pediatric and teen cl care
Responsibility for Contact Lens Wear is a Team Effort
BY MARJORIE J. RAH, OD, PHD, & JEFFREY J. WALLINE, OD, PHD
A 13-year-old female contact lens patient had been wearing daily disposable lenses successfully for one year. She had received a six-month supply of lenses at her most recent appointment. She waited until she had used her last pair of lenses before calling to schedule her annual eye examination.
Her mother wanted contact lenses for her immediately, but her prescription had expired and a complete examination was necessary. The mother became angry that she needed to schedule an appointment and stated that her daughter had been wearing the same pair of daily disposable lenses for four days and refused to wear her glasses. She wanted to know who was responsible if something happened to her daughter's eyes.
When a patient of any age reports for a contact lens fitting, there are certain responsibilities that we as contact lens practitioners need to fulfill. First, we need to determine whether the patient is a good candidate for contact lenses. Be certain that the patient has no pre-existing medical conditions such as blepharitis, severe ocular allergies or ocular infection that would contraindicate contact lens wear.
Once you establish that a patient is a good candidate, it's your responsibility to find a contact lens that shows a proper physiologic response to the patient's eye. Instruct the patient on proper handling, wearing schedule, hygiene and care of the contact lenses, and inform him of the required follow-up appointments. The patient also needs to know what to do should an adverse event with contact lenses occur.
The Patient's Responsibility
Patients are responsible for providing accurate information regarding medical history and contact lens wear. They are also responsible for following the recommendations provided by their practitioner with regard to handling, hygiene, wearing schedule and lens care.
Scheduling timely follow-up appointments is also the patients' responsibility, especially if their supply of contact lenses is running low. In the case of an adverse event, a young patient should remove his contact lenses and inform a parent or notify the practitioner right away.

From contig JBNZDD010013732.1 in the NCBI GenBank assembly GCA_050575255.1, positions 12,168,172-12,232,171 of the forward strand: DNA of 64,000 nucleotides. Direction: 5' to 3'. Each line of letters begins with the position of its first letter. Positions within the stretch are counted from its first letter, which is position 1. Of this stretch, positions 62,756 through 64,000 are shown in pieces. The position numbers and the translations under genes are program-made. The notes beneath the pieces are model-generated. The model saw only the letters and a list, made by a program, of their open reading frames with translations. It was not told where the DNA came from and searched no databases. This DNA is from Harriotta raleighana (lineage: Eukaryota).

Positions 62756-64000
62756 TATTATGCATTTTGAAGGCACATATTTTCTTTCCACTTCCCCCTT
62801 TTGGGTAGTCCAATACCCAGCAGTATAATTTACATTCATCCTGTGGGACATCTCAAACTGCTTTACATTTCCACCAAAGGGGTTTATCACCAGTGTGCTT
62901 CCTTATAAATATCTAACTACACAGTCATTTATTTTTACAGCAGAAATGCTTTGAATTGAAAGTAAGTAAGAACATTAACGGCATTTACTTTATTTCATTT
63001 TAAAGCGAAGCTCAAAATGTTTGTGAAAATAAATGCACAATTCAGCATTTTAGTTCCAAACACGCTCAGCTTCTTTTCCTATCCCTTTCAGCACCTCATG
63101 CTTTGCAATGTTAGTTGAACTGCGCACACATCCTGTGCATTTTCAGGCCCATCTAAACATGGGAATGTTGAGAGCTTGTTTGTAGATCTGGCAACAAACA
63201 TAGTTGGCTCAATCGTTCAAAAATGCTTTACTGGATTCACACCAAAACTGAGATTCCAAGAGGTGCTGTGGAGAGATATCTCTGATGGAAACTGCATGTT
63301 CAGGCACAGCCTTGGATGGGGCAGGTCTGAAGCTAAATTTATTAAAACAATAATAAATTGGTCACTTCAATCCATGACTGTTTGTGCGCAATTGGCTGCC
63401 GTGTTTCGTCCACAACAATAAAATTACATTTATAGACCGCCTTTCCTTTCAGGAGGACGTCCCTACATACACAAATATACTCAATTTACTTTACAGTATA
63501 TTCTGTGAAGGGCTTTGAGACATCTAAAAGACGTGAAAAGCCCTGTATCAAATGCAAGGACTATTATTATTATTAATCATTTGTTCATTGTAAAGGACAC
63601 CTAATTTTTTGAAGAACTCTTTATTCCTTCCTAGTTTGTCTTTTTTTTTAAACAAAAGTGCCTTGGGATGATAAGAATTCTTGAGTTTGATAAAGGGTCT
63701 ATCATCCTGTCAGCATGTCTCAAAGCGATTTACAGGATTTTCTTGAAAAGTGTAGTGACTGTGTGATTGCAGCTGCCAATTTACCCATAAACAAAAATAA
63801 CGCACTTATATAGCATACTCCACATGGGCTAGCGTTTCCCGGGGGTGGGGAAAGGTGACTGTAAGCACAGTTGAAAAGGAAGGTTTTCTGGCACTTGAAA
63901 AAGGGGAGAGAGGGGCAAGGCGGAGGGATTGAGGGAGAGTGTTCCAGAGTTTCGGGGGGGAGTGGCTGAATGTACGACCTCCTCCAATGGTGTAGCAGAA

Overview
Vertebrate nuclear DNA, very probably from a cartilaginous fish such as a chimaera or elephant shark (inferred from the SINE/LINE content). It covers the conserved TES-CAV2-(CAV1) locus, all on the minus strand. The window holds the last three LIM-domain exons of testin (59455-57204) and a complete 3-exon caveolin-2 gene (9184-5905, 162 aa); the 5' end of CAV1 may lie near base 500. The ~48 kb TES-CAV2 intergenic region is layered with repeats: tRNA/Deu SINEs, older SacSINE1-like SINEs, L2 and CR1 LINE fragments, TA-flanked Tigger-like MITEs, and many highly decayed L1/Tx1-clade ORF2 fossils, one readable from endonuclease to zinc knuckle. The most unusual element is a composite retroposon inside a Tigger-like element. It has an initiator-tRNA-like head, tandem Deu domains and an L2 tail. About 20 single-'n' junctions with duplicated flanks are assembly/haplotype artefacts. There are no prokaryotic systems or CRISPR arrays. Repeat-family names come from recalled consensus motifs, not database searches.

Finally, every contact lens patient should have a pair of spectacles with a relatively current prescription and should be prepared to wear them if necessary.
The Parents' Responsibility
Parents also have a responsibility to monitor their child's use of contact lenses. Parents should know the practitioner's recommendations and what to do in the case of an adverse event and should monitor the child to make sure the recommendations are followed. They should be prepared to make sure the child wears spectacles when contact lenses are not available or not indicated.
Educate parents about contact lens care and responsibilities along with the children. Even though children should be responsible for the daily care of their lenses, don't assume that children can assume responsibility when extenuating circumstances occur. Educate parents to call the practitioner when the child experiences problems and to anticipate annual examinations and running out of contact lenses.
Everyone Plays a Role
So whose responsibility is it? Ultimately, everyone involved has to assume a portion of the responsibility for lens wear. It's a team effort, and every member of the team plays an important role. CLS
Dr. Rah is an assistant professor at the New England College of Optometry where she works primarily in the Cornea and Contact Lens Service in patient care, teaching and research. Dr. Walline is an assistant professor at The Ohio State University College of Optometry, where he conducts studies of pediatric contact lens wear.